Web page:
CalciMedica science and technology encompasses molecular targets, screening technology and lead compounds associated with the calcium release-activated calcium (CRAC) channel or Icrac pathway, a network essential for the activation of immune cells. The Icrac pathway is schematically shown below.
In lymphocytes and mast cells, activation of antigen or Fc receptors causes the release of calcium (Ca2+) from intracellular stores, which in turn leads to Ca2+ influx through specialized CRAC channels in the plasma membrane. The subsequent rise in intracellular Ca2+ activates calcineurin, a phosphatase that regulates the transcription factor NFAT. In resting cells, NFAT is phosphorylated and resides in the cytoplasm, but when dephosphorylated by calcineurin, NFAT translocates to the nucleus and activates different genetic programs depending on stimulation conditions and cell type. In response to infections and during transplant rejection, NFAT partners with the transcription factor AP-1 (Fos-Jun) in the nucleus of “effector” T cells, thereby transactivating cytokine genes, genes that regulate T cell proliferation and other genes that orchestrate an active immune response (Rao et al., Annu Rev Immunol., 1997).
In contrast, in T cells recognizing self antigens, NFAT is activated in the absence of AP-1, and activates a transcriptional program known as “anergy” that suppresses autoimmune responses (Macian et al., Cell, 2002).
Finally, in a subclass of T cells known as regulatory T cells which suppress autoimmunity mediated by self-reactive effector T cells, NFAT partners with the transcription factor FOXP3 to activate genes responsible for suppressor function (Wu et al., Cell, August 2006).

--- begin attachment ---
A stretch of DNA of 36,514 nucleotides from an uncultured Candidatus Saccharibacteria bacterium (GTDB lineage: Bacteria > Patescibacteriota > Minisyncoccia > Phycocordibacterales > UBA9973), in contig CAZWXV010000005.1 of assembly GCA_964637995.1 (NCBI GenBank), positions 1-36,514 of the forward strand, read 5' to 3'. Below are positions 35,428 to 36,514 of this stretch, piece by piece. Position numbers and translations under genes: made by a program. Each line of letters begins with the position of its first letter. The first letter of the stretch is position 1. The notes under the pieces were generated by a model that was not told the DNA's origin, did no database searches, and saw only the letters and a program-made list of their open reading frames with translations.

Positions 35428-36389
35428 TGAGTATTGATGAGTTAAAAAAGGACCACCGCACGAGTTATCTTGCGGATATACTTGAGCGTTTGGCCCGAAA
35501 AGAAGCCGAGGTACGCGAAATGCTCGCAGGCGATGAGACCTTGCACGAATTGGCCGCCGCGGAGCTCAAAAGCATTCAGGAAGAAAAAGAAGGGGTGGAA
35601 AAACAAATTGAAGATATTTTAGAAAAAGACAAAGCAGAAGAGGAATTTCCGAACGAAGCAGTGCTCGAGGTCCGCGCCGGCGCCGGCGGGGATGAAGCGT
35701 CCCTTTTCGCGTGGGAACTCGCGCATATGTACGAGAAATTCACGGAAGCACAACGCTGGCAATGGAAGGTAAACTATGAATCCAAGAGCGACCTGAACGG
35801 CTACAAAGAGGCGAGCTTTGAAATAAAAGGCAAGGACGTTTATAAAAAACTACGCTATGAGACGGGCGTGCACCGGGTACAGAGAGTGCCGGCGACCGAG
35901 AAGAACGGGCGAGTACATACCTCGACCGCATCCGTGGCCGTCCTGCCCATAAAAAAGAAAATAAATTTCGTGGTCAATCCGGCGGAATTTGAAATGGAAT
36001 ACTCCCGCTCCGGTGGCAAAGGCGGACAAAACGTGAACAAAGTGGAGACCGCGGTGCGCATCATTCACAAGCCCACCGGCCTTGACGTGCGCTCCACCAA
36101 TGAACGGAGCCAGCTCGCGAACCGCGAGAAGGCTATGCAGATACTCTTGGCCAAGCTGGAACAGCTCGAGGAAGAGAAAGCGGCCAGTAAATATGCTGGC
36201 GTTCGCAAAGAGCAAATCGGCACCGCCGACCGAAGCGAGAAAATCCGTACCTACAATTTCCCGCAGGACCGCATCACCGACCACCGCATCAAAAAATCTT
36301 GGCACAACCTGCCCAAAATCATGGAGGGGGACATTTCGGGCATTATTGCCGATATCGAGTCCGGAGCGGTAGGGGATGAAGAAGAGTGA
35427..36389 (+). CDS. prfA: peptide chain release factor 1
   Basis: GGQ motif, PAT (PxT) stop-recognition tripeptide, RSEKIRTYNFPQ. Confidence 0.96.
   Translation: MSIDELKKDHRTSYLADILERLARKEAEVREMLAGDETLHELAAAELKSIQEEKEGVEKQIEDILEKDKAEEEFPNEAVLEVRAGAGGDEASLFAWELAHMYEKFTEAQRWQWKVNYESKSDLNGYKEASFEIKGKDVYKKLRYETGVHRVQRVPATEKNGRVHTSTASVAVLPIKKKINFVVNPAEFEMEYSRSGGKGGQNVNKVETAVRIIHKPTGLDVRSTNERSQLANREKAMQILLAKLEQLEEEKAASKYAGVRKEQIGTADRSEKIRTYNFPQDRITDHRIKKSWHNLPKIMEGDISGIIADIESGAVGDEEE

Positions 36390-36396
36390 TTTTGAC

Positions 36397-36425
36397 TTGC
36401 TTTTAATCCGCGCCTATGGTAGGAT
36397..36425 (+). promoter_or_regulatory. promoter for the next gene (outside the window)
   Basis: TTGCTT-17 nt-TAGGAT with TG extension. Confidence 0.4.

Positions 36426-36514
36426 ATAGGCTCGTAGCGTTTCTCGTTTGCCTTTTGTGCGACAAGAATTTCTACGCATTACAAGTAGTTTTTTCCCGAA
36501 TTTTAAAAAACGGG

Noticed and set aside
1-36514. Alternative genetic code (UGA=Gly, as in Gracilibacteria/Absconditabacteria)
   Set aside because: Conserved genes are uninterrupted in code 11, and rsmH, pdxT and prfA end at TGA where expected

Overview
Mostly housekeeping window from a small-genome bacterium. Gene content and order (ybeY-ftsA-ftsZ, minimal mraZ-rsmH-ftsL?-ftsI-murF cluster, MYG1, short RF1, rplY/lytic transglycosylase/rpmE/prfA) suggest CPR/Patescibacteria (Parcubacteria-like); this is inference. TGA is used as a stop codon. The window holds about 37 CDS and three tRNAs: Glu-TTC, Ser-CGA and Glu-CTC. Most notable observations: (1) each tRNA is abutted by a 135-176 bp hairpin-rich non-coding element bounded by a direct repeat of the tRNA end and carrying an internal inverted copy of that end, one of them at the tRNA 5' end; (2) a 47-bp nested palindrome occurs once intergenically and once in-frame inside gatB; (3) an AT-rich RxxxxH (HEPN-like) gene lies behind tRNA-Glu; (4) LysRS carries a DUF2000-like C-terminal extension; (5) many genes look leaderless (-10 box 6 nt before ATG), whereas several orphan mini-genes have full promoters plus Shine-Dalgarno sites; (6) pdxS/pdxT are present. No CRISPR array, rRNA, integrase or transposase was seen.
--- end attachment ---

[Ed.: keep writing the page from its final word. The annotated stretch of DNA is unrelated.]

Orai1, the CRAC channel subunit, and STIM1, the calcium sensor located in the endoplasmic reticulum, function together as gatekeepers of the Icrac pathway. STIM1 and Orai1 were cited in the journal Science among signaling breakthroughs of 2005 and 2006, respectively. STIM1 and Orai1 were discovered by CalciMedica founders, and CalciMedica has acquired exclusive rights to both STIM1 and Orai1.
The therapeutic value of inhibiting the Icrac pathway has been established by the clinical use of calcineurin inhibitors (cyclosporine A and tacrolimus) for preventing organ transplant rejection. However, this class of compounds has been associated with nephrotoxicity and neurotoxicity resulting from inhibition of calcineurin in those organs. CalciMedica’s strategy is selective inhibition of CRAC channels, upstream from calcineurin, by targeting STIM1 and Orai1 that act as gatekeepers of the Icrac pathway. The SCID patient carrying a loss-of-function mutation in Orai1 does not display impairment in major organs, thus suggesting that CRAC channel inhibitors may have a better safety profile than calcineurin inhibitors.
CalciMedica is currently developing a CRAC channel inhibitor, CM4620, that inhibits the uncontrolled increase in intracellular calcium in pancreatic acinar cells, which leads to digestive enzyme activation, mitochondrial dysfunction, ER stress, and necrosis. This compound also inhibits the Icrac pathway in human T cells, blocking the release of IL-2 and TNFα, and has been shown to reduce neutrophil activation. CM4620 has demonstrated activity in vivo in several animal models of acute pancreatitis, both on pancreatic necrosis and markers of systemic inflammation, like lung myeloperoxidase.